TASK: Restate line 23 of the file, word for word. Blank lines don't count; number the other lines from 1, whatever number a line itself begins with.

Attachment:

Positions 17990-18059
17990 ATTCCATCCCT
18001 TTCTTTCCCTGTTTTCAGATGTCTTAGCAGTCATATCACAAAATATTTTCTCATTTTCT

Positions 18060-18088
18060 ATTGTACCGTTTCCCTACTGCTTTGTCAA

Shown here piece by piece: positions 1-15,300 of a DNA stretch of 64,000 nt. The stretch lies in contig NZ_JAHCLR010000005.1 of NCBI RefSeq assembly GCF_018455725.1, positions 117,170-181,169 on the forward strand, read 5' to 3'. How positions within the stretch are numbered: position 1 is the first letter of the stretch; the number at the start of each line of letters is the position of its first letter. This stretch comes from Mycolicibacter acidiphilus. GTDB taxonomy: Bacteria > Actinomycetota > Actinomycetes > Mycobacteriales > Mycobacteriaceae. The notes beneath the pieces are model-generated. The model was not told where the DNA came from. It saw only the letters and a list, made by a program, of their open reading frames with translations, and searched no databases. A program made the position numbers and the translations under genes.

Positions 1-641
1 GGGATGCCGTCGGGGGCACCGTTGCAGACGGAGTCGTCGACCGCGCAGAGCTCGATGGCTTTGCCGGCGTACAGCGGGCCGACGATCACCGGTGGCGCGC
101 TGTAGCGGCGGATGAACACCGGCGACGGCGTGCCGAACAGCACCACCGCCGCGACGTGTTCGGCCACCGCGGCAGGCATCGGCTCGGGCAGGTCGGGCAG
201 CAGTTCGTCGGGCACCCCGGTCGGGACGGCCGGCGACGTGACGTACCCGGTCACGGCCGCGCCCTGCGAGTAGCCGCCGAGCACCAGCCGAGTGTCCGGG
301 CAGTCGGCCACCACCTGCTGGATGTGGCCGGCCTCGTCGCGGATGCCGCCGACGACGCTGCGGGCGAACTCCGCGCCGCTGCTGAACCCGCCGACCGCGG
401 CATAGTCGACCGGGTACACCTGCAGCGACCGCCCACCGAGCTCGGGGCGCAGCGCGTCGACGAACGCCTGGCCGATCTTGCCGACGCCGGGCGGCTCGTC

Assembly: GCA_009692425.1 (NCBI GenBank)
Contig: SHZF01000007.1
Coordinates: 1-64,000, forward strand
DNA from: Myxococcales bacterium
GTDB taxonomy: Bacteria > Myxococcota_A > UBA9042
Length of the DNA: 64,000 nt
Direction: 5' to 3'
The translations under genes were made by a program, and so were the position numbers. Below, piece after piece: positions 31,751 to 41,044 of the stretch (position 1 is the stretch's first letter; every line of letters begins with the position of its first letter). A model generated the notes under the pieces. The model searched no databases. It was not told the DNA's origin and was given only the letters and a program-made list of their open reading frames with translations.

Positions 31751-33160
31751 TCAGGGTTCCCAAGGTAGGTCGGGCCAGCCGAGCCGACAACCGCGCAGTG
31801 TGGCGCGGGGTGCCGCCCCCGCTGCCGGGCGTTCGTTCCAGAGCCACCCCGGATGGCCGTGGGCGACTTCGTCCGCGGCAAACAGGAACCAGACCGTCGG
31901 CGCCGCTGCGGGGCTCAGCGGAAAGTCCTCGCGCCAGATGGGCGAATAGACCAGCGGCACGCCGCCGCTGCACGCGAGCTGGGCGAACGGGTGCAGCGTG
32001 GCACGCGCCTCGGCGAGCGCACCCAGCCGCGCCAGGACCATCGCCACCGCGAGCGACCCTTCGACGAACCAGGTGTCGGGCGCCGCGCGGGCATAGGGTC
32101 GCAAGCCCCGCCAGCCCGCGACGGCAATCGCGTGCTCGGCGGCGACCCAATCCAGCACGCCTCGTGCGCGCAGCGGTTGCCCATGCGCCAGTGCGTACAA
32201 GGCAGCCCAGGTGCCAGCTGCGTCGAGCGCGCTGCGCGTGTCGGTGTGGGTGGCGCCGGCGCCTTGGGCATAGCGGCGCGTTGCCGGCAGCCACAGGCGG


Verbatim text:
31801 TGGCGCGGGGTGCCGCCCCCGCTGCCGGGCGTTCGTTCCAGAGCCACCCCGGATGGCCGTGGGCGACTTCGTCCGCGGCAAACAGGAACCAGACCGTCGG